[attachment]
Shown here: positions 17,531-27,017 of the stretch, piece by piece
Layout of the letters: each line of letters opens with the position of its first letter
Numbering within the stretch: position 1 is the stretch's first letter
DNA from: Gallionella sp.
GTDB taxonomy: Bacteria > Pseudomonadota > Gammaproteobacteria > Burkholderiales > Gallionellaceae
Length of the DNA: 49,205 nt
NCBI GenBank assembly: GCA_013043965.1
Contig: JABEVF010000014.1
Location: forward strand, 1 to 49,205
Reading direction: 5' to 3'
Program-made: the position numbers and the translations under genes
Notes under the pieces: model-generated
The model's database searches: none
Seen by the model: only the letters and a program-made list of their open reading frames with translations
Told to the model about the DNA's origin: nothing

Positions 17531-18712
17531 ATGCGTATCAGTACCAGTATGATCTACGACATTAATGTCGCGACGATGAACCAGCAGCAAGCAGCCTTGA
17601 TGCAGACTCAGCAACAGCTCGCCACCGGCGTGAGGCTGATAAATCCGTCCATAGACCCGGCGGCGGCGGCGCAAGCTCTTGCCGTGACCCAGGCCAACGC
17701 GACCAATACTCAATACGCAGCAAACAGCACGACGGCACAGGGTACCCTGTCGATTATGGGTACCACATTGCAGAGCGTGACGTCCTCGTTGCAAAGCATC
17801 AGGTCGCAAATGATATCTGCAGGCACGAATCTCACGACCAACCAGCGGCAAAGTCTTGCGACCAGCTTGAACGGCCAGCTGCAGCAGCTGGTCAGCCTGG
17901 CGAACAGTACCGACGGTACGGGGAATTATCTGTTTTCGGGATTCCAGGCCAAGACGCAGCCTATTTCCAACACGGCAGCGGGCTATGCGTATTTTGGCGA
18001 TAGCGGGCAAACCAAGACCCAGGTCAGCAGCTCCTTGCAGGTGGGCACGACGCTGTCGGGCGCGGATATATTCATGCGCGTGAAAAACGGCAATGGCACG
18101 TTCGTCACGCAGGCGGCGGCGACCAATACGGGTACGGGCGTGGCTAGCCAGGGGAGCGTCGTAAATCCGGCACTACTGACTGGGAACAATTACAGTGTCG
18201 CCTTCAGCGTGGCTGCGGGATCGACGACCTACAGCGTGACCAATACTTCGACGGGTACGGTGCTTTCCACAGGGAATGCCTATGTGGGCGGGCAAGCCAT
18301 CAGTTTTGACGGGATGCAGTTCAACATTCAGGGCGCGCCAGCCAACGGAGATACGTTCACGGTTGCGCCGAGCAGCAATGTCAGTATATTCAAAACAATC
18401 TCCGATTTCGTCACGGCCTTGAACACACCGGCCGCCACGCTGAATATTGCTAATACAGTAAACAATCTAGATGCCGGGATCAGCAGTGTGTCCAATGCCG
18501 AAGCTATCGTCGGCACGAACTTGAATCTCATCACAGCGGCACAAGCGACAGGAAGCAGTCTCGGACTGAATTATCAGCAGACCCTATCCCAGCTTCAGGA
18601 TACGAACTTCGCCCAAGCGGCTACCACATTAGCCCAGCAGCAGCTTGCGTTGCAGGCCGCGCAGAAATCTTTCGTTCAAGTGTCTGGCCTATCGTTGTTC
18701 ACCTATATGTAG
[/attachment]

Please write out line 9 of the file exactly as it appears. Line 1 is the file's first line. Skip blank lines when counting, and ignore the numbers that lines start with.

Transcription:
Location: forward strand, 1 to 49,205